“Our research has identified critical dryness thresholds associated with significant increases in fire area. Rather than a gradual increase in flammability as forests dry out, when dead fuel moisture drops below 15%, subsequent bushfires are larger.”
Bushfires become more intense when dead fuel moisture drops below 10%. The researchers found that moisture content of live and dead fuel is tracking well below 2013 values.
“If warm dry weather continues (we) could reach critical levels before the end of August,” the authors concluded.
“It’s clear that much of the Sydney Basin is dangerously primed for major bushfires, at least until it receives major rainfall.”
Check out your own place now
I’ve been doing an audit of our half-acre bushland allotment, which intersects with other ‘battle-axe blocks’ closer to town than anyone realises. The pest inspector already suggested we collect and burn fallen timber as it encourages termites. It also reduces the amount of potential fuel should a fire start on your land or elsewhere.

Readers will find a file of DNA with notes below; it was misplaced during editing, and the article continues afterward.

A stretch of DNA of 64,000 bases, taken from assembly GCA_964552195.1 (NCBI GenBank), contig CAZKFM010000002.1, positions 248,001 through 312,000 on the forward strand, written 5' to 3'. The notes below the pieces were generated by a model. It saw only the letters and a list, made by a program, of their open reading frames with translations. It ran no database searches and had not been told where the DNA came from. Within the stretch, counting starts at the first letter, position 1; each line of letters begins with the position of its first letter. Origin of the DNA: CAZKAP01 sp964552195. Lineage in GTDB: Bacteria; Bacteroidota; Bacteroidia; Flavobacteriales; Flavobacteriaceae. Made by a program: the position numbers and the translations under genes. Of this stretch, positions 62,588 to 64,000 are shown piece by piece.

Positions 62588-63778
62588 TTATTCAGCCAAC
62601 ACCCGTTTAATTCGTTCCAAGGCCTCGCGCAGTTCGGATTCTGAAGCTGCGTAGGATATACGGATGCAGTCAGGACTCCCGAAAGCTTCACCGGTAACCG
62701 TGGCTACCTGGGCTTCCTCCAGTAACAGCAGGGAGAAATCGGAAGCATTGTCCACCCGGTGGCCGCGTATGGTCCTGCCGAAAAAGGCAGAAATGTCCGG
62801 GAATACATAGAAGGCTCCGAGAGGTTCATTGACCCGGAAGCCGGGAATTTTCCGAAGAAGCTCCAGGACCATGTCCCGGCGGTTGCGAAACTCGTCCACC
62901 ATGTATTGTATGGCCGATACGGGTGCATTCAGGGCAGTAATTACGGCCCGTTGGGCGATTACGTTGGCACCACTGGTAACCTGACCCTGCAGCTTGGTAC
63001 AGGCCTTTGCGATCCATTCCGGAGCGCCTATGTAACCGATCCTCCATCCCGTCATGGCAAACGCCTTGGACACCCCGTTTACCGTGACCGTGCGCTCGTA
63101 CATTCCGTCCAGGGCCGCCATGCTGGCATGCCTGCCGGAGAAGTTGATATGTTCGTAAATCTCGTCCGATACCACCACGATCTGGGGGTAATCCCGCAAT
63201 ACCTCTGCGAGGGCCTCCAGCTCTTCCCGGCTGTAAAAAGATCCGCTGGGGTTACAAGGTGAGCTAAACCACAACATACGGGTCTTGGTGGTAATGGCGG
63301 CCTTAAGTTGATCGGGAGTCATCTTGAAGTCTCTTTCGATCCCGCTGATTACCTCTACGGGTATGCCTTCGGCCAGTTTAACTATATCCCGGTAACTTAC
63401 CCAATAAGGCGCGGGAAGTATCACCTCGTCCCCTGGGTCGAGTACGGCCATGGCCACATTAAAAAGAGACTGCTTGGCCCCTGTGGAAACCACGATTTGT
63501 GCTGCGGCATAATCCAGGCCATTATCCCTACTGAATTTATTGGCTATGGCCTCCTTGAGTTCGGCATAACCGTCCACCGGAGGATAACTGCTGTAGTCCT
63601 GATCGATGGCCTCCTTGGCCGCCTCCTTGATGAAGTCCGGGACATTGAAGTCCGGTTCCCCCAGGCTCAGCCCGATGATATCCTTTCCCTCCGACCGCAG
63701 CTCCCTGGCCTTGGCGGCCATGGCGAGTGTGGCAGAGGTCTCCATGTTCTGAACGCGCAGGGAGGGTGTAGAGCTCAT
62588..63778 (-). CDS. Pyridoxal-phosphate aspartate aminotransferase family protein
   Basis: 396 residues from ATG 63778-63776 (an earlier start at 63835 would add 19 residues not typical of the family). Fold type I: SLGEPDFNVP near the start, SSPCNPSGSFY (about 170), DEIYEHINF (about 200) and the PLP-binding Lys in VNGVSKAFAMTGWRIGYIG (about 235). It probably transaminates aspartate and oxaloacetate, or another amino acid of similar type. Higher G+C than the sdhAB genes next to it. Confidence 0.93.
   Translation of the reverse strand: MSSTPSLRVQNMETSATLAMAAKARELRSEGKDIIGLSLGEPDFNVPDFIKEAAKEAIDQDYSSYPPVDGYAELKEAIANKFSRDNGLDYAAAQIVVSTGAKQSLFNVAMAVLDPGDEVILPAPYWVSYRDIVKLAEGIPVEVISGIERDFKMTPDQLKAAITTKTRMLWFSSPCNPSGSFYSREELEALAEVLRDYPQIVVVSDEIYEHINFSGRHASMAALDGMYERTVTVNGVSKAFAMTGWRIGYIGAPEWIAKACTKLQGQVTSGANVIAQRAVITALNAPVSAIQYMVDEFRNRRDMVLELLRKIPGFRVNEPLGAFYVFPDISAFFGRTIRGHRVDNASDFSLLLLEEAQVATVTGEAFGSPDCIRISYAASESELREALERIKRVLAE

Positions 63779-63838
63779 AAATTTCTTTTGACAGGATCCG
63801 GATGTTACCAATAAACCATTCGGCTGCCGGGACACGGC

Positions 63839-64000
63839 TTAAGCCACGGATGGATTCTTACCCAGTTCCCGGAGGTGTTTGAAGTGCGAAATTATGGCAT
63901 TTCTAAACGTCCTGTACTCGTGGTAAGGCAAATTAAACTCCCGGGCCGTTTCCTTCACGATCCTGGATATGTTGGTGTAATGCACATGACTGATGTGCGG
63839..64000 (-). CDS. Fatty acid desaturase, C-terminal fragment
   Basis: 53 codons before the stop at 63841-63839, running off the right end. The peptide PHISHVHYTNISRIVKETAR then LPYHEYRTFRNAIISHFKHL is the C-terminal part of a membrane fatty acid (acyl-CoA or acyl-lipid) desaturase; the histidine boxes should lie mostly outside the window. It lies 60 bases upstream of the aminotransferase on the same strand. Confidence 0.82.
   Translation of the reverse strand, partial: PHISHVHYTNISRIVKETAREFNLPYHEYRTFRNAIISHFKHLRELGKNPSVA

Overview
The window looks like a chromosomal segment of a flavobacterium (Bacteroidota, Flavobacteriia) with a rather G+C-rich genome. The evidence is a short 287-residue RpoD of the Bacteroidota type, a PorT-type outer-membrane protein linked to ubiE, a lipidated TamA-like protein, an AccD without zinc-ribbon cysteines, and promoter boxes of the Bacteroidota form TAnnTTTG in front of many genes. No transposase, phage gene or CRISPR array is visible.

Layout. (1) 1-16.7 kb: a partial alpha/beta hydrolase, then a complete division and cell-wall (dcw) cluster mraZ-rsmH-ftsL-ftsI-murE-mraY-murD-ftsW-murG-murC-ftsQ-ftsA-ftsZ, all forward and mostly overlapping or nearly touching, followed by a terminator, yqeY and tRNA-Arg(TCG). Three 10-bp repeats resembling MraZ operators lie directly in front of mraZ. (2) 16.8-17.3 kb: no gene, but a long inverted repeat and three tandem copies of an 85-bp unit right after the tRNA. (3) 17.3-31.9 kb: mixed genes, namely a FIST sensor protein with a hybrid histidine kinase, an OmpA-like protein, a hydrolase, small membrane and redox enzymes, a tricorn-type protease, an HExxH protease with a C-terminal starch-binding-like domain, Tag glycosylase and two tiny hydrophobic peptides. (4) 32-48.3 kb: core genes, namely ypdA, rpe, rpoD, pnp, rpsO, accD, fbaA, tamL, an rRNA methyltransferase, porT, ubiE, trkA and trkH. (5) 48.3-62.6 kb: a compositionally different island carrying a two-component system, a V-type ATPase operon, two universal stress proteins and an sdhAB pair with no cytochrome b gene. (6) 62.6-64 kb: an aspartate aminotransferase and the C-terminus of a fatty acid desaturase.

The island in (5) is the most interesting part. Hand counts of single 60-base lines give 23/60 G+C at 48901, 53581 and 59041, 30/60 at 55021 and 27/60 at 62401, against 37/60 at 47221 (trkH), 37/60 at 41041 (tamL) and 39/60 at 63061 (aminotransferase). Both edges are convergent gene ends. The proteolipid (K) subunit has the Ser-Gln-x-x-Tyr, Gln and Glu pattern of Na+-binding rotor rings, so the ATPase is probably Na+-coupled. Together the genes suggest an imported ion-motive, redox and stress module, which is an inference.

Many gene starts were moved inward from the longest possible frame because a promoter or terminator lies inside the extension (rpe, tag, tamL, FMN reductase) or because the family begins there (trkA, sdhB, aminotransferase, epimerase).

So is it safe to make a fire pit and burn excess timber on your own property? It depends on local fire bans, whether your hoses reach that far and, if neighbours take exception.
As preventative measures go, that’s a fair step behind this landowner on the Granite Belt, appropriately kitted out while selectively burning off grass and leaf litter. It does make you think.
Postscript: Rural Fire Services director Rural Fire Services area director Gary Seaman, inspecting the aftermath of the Caloundra blaze, told the SCD it was a “major, major fire”, and abnormally large for winter. I drove down Bell’s Creek Road and took a photo, which shows minimal damage as the fire corridor ran out of fuel close to a new residential suburb.